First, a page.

Salvador: Special Edition (Blu-ray) (1986)
Audio Commentary-Oliver Stone
Featurette-Into the Valley of Death – The Making of Salvador (62:53)
Deleted Scenes-Deleted / Extended Scenes x 8
|Year Of Production||1986|
|RSDL / Flipper||Dual Layered||Cast & Crew|
|Region Coding||2,4||Directed By||Oliver Stone|
|Pan & Scan/Full Frame||None||
English DTS HD Master Audio 5.1
English Audio Commentary DTS HD Master Audio 2.0
|Widescreen Aspect Ratio||1.85:1|
|Original Aspect Ratio||1.85:1||Miscellaneous|
|Subtitles||English||Smoking||Yes, and drugs|
|Annoying Product Placement||No|
|Action In or After Credits||No|
Journalist and photographer Richard Boyle (James Woods) covered conflicts around the globe including Northern Ireland, Cambodia and Vietnam but by 1980 his debauched and self-destructive lifestyle of drinking, drugs and women has taken a toll; he cannot get an assignment, he is broke and evicted from his flat, his wife has left him. With his last dollars and accompanied by his friend DJ Dr. Rock (Jim Belushi) Boyle leaves San Francisco and drives to El Salvador where a peasant uprising against the corrupt government is occurring. In response the government has branded the peasants Communists and with American aid and support is committing massacres and Death Squads are “disappearing” thousands of people, leaving their bodies in rubbish dumps.
Boyle catches up with an old girlfriend Maria (Elpidia Carrillo) and he and Dr. Rock live the good life of drink and drugs on the beach, Boyle occasionally working with committed photojournalist John Cassady (John Savage) and starting to see the reality of the death squads and the corrupt and brutal military. When Maria’s brother is abducted, tortured and killed it becomes personal. Major Max (Tony Plana), the reputed leader of the death squads, runs for President with the support of the CIA, who believe that a mass murderer is preferable to a communist but when four American nuns and lay-workers, including Boyle’s friend Cathy Moore (Cindy Gibb), are raped and murdered US Ambassador Thomas Kelly (Michael Murphy) cuts off US aid to the El Salvadorian military. Under political pressure his decision is later rescinded but Boyle has become a marked man and with Maria and her children tries to flee to Guatemala.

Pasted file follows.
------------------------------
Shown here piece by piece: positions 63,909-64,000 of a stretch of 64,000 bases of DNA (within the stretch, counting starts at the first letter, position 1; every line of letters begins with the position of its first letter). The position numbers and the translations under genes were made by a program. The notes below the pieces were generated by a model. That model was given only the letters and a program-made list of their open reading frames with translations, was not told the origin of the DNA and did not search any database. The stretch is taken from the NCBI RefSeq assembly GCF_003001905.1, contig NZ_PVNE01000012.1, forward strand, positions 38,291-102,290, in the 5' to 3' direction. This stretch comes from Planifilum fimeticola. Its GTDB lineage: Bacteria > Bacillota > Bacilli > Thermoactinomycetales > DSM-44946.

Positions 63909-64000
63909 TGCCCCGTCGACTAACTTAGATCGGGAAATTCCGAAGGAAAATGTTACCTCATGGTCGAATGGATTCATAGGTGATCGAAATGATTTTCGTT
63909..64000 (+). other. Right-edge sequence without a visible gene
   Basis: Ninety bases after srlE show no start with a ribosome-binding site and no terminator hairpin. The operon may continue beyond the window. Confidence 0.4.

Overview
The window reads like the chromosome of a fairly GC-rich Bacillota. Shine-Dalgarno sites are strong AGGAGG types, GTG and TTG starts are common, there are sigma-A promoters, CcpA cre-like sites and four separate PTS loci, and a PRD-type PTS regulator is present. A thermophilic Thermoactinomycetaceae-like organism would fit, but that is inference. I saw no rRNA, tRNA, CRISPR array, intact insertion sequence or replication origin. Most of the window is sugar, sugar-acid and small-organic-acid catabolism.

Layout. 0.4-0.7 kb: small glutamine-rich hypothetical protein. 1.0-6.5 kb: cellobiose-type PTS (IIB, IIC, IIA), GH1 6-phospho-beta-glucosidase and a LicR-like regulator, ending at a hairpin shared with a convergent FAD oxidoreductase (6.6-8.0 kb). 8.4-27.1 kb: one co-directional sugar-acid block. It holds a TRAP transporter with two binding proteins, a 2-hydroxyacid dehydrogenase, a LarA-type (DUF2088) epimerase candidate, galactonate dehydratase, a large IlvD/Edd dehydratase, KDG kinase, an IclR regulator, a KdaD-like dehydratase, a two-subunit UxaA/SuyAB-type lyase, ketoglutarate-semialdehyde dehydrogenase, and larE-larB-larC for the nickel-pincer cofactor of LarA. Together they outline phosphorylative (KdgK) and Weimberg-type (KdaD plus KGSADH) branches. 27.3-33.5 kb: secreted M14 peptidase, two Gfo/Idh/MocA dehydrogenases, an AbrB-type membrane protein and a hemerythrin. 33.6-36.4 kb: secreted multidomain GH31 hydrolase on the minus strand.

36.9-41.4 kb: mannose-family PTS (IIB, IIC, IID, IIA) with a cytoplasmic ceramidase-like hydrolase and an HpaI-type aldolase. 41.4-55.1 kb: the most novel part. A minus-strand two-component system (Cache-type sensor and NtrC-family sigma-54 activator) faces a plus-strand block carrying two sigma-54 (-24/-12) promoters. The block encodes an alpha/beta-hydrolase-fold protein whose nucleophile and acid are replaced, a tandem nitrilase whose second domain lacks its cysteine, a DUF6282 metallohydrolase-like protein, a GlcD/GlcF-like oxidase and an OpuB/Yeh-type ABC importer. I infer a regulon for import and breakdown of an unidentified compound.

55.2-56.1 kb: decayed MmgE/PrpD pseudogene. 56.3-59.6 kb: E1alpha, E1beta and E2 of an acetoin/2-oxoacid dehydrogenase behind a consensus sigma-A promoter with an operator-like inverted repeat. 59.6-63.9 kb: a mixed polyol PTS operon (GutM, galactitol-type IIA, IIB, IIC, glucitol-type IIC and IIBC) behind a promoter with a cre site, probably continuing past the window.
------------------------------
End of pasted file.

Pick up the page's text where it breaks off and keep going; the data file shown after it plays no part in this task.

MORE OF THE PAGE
Oliver Stone had already won a screenwriting Oscar for Midnight Express (1978) when he directed and co-wrote Salvador with Richard Boyle. Stone had directed a couple of minor features before Salvador and while this film is overshadowed by Platoon, which also came out in 1986 and won Stone a Best Director Oscar, I think Salvador is in many ways a more impressive film; it is raw, intense and confrontational, very much guerrilla filmmaking, not shying away from the blood, gore and inhumanity of this dirty war in El Salvador. Certainly events have been dramatized for effect but events, such as the rape and murder of the four American women on a lonely road at night, happened. The film is political, strongly criticising American policy in the region but Stone also shows the revolutionaries shooting prisoners; no-one is blameless in a civil war.
Salvador garnered two Oscar nominations, for screenplay and best actor for James Woods, who lost to Paul Newman in The Color of Money. Woods reportedly disliked the real Richard Boyle and is by all accounts the opposite in character to him, but his portrayal as the manic, smarmy, manipulative, nihilistic Boyle is compelling to watch. Jim Belushi is also manic as Dr. Rock while other cast members to make an impact are Elpidia Carrillo as Maria, Valerie Wildman as News anchor Pauline Axelrod and Juan Fernandez as the steely-eyed military killer and nemesis of Boyle.
Salvador is a film with passion and a heart, with disturbing images and themes, critical of American policy and despairing of the terrible things humans do to other humans. It is also funny, tense, bloody, gory and spectacular, not only in the scenery but also in the urban battle sequence involving tanks, helicopters, aircraft and an amazing cavalry charge! Filmed and released a scant five years after the bloody events depicted, this is fabulous filmmaking and a film that still demands our attention.
Salvador is presented in the original 1.85:1 aspect ratio, in 1080p using the MPEG-4 AVC code.